Reader Q: Staying Positive While Dating.

Reader Q: Staying Positive While Dating

I’ve had a very specific post in mind that I’ve wanted to write for quite some time, but recently got a reader question via email that I thought was just perfect. So here we go!

hello Grace! 

First off – thank you for what you do. your blog is my first stop every morning and I greatly appreciate your attitude, outlook and perspective. I’m 33 and single and you have been such a positive voice and a wonderful reminder that it is OKAY to be single! (I’m also equally obsessed with clean skincare and I really just feel like we’d be dear friends!)

So my question is – you have spoken about online dating a few times, and i find it SO intimidating! I’ve tried it a couple of times and hated everything about it – from creating a profile, to awkwardly messaging strangers, to the uncomfortable first date. 

I would love your advice on all of those things – even your thoughts on how to have a positive mindset about it! 


Okay, let’s discuss! I have a lot of feelings and a lot to say (but also thank you for the kind words and for reaching out)!

It may be easier in my shoes as I am pretty sure I don’t want kids. You never know, things could change and maybe one day I will be in my forties and really want one. In that case I will either try to have one biologically or adopt one. Right now though, kids are a HARD no and aunt life is the best life. For me. (PLEASE no judgements/comments on my stance here; we don’t have to all want the same things; that would be SO BORING!)

So that definitely makes it easier from a timing perspective but also harder in it’s own ways (Most men I meet want children, and want them sooner rather than later.)

I think not rushing, and not being under the gun to meet someone to start a family and have babies by XYZ date makes it easier to stay positive. The bar is high and will stay high, and I have a life that I really like. IF it felt like my life were missing this huge thing and I were looking at babies the way I look at kittens and puppies, it would be much harder.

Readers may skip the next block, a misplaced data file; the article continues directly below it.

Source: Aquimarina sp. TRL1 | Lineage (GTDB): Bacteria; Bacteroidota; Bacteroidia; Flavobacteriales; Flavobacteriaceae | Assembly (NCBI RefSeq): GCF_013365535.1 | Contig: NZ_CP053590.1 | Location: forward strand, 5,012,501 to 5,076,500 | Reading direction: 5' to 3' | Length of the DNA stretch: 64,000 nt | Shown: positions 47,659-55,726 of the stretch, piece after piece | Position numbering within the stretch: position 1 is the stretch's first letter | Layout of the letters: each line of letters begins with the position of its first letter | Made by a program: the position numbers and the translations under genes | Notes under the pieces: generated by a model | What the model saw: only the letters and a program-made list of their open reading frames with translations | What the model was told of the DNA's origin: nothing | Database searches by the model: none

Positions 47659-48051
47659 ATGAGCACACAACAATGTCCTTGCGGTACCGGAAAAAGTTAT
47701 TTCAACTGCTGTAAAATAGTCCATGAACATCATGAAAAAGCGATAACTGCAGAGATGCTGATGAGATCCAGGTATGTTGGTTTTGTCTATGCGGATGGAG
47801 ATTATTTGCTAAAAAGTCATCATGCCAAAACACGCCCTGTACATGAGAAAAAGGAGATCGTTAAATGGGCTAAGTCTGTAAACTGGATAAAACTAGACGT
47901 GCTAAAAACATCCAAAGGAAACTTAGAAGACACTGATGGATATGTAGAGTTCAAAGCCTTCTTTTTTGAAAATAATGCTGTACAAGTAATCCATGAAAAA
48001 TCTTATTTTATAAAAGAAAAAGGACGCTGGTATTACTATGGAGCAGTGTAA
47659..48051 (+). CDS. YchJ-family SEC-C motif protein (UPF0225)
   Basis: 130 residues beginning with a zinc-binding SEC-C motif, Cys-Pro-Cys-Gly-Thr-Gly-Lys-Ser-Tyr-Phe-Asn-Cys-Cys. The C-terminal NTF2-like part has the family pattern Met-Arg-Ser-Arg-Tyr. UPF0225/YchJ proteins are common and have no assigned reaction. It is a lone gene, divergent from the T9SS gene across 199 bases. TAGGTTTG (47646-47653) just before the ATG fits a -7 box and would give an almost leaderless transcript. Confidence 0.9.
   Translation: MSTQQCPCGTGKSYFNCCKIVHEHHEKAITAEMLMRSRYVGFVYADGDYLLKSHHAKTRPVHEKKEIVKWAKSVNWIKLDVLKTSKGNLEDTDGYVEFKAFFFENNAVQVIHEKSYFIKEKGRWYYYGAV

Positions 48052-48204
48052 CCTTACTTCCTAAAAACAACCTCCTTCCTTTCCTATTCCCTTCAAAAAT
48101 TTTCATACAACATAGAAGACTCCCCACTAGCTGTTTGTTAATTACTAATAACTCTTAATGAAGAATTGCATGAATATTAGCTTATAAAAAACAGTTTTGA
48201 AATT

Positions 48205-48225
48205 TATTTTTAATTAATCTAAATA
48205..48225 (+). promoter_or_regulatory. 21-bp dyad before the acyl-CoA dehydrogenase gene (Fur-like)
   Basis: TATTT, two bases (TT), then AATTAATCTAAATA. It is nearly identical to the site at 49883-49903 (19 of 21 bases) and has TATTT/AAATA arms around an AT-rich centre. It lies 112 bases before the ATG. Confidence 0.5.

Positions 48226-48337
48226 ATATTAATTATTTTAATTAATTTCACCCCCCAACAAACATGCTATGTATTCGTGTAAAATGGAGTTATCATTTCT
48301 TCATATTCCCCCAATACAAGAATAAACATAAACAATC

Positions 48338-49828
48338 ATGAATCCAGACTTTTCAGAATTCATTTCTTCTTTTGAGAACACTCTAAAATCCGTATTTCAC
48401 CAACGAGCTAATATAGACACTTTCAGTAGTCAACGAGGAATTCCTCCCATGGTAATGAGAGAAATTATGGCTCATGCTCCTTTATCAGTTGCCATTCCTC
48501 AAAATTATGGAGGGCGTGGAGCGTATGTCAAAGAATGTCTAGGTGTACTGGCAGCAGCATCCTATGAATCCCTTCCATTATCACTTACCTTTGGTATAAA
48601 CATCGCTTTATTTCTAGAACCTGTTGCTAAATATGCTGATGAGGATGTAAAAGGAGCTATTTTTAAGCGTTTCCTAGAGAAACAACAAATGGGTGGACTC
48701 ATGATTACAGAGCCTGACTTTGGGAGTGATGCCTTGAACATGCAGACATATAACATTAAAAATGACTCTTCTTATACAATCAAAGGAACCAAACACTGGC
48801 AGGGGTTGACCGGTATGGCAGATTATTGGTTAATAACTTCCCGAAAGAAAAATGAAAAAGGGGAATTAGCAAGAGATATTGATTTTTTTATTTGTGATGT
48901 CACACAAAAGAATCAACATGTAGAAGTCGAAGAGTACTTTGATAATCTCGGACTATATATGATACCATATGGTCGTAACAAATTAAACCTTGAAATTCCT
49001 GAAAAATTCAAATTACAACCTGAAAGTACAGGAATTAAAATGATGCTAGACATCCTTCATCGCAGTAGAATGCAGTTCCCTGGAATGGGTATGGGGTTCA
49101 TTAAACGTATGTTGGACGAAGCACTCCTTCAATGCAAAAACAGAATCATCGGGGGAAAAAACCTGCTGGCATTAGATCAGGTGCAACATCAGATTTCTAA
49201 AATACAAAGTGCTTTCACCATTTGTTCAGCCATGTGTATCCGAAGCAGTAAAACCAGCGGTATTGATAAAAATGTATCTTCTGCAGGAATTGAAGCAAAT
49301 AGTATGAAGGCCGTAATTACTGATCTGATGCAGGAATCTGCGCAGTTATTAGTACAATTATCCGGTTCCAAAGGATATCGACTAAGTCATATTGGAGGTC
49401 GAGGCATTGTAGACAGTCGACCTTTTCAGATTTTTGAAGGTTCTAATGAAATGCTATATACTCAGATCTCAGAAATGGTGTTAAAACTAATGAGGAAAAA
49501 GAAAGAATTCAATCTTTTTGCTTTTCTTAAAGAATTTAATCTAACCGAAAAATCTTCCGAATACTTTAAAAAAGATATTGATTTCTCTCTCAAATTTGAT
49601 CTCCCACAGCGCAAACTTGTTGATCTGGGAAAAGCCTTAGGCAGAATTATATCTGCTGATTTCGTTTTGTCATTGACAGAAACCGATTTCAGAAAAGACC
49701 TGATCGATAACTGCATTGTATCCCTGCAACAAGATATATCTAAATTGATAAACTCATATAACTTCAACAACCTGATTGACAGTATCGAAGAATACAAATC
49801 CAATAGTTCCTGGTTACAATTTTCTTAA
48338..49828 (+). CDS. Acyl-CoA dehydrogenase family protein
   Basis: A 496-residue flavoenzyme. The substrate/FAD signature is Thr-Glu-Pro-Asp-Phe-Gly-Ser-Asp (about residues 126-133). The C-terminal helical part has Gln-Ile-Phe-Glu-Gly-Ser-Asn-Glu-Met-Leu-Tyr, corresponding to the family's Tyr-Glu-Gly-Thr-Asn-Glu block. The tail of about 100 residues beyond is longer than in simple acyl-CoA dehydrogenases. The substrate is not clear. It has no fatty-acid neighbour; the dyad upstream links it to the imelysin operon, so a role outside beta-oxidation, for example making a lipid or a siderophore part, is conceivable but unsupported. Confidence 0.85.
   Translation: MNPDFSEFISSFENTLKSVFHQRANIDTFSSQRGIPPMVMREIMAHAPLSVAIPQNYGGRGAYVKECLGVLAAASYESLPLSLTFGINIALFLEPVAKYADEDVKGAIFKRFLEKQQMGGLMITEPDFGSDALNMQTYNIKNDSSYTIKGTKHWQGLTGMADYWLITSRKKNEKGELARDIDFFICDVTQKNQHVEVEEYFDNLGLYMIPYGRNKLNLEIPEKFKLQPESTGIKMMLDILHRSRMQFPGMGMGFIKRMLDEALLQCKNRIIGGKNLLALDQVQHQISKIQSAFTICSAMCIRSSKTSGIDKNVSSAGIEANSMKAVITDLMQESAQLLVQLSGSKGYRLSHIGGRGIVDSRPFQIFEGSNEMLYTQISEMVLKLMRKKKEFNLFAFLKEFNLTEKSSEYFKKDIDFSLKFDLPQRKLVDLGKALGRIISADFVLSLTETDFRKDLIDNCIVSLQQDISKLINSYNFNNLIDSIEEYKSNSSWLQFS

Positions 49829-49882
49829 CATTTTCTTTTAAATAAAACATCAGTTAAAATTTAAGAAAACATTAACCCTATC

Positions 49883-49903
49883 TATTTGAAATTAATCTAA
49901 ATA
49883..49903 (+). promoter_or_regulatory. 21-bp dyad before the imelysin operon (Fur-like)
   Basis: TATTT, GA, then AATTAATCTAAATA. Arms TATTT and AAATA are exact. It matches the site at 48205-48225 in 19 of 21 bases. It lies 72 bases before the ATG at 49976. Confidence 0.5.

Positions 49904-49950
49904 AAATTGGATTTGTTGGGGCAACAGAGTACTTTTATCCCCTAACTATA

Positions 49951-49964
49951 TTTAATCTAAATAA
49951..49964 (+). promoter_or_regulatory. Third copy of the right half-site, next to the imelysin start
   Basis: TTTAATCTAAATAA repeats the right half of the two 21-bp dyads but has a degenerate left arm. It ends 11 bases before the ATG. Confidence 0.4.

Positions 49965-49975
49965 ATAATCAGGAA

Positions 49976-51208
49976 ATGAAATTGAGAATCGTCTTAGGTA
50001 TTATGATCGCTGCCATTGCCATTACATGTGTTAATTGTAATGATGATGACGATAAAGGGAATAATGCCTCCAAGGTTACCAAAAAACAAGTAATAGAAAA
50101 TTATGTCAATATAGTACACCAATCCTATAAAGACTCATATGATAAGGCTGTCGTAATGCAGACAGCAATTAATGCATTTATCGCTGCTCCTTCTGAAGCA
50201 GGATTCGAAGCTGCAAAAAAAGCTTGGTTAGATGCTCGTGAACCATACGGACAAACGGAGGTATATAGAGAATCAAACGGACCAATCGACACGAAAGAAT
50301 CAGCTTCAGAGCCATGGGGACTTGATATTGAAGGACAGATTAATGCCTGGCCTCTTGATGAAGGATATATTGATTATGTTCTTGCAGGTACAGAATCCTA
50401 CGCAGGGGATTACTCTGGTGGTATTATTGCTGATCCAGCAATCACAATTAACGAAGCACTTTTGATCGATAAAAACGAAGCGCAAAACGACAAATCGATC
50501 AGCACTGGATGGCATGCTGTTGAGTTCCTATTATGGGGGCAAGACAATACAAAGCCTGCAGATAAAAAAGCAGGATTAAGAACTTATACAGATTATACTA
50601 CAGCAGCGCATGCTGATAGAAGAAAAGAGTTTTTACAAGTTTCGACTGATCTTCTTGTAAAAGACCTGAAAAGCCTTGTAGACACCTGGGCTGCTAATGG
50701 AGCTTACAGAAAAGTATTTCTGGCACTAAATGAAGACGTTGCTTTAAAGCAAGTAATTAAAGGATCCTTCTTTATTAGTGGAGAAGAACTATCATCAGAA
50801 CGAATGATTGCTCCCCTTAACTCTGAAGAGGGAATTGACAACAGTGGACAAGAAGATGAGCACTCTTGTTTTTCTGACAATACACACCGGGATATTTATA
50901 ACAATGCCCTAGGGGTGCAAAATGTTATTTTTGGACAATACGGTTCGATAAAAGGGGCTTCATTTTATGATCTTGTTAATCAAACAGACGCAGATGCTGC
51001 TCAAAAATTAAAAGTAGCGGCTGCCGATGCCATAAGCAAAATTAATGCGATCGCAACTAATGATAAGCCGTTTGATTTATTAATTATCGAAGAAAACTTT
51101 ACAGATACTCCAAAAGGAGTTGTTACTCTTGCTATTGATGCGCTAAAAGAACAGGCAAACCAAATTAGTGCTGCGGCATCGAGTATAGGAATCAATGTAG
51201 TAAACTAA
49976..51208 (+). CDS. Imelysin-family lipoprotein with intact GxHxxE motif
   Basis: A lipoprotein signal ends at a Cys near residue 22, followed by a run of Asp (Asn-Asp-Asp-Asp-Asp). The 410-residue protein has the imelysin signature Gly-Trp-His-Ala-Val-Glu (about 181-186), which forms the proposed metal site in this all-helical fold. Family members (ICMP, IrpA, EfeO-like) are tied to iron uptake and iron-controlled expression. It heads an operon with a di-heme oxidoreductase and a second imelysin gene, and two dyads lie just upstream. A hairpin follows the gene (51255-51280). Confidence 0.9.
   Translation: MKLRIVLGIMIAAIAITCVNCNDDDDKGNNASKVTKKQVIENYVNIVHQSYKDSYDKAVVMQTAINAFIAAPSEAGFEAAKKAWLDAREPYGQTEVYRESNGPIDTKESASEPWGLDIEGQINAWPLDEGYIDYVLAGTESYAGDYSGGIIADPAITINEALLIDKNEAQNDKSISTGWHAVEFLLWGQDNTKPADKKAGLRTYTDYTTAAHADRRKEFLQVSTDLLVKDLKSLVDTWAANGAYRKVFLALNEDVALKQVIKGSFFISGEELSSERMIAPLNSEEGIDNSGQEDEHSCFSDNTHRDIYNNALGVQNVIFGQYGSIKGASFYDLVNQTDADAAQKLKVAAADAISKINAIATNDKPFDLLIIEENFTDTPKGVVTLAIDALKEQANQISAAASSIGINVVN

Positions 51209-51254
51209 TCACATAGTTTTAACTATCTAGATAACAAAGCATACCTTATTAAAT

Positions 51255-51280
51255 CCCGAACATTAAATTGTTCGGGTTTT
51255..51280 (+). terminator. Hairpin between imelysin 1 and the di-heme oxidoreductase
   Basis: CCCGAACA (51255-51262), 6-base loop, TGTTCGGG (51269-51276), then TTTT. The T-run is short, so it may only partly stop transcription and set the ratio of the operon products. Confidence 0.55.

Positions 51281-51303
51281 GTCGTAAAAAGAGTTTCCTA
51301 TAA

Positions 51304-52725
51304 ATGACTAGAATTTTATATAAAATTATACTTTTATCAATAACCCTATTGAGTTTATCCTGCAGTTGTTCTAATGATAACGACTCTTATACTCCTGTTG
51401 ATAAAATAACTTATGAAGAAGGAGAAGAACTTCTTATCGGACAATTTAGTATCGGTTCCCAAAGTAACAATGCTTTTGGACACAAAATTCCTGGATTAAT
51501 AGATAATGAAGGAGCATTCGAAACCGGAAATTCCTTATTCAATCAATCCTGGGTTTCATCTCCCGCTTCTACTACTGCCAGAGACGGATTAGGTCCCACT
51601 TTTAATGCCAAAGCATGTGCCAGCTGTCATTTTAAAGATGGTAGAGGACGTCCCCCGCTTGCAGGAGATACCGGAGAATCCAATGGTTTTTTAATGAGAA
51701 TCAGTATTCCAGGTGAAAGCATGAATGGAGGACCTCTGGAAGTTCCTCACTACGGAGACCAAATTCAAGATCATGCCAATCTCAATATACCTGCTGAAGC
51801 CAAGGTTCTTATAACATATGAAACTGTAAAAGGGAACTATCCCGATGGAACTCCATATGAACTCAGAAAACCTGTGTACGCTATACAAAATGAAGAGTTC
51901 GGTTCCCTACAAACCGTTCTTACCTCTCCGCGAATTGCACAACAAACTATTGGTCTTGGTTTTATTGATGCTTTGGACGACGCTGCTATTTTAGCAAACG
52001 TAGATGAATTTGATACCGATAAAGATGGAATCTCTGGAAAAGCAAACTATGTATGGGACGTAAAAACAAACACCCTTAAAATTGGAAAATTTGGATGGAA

I recognize that.

That being said – I still feel like I have something valuable to say that everyone can benefit from. Or at least I hope. I’m going to be brutally honest (as I always am) and give a bit of tough love as I want this post to actually be helpful.

If you had told me ten years ago (when I was 27) that I would one day be 37 and single I would have had a complete conniption. Like, lost my mind and dramatically stayed in bed for days. Being over 35 and “alone” would have been my literal WORST NIGHTMARE. I placed a lot of weight on my relationship. And when I was 29, 30, 31 and in a committed relationship where I thought I had met “the one,” I was definitely v v smug. I’d look at my single friends and say the sort of stuff I hate hearing now. “Don’t worry you’ll find someone,” etc etc.

SO yes, I have been on both sides.

I’ve been the smug coupled off friend. I’ve also been the puddle of a mess of a friend who was so heartbroken she couldn’t eat. There are a lot of Graces that you don’t know because you read this blog, where I don’t talk a lot about this stuff. While I do share a lot with you, I also omit a LOT. So I think it’s easy to look at me and where I am in my life now and think I’m this positive, perennially happy person and that isn’t true.

The single girl in the city caricature, if you will. The reality is that there are ups and downs, and lots of them! I give you this background so that you can understand – it didn’t happen overnight, and of course there are times where I am like “WHAT THE H*LL THIS TOTALLY SUCKS.” But honestly, mostly yes, I am very positive. So today we will talk about that.

I think something happened to me when my longtime ex and I broke up

Losing him was my worst fear, and when I lost him, in a way, having my greatest fear come true made me a little bit fearless. Don’t get me wrong. It totally sucked at the time. Honestly, I didn’t think I would recover. I cried for months. I thought at times I would die because my heart just hurt so much. But time heals everything and without all that dead weight (sorry kidding sort of haha) I started to really succeed in my career.

Rather than staying in and eating takeout on the couch with him, I got out there and networked. I worked my butt off at my blog and ultimately left my day job to pursue what had been just a fun project full time. Things started to really fall in place for me and I can’t say that would have happened if we were still together.

The first step doesn’t have anything to do with dating.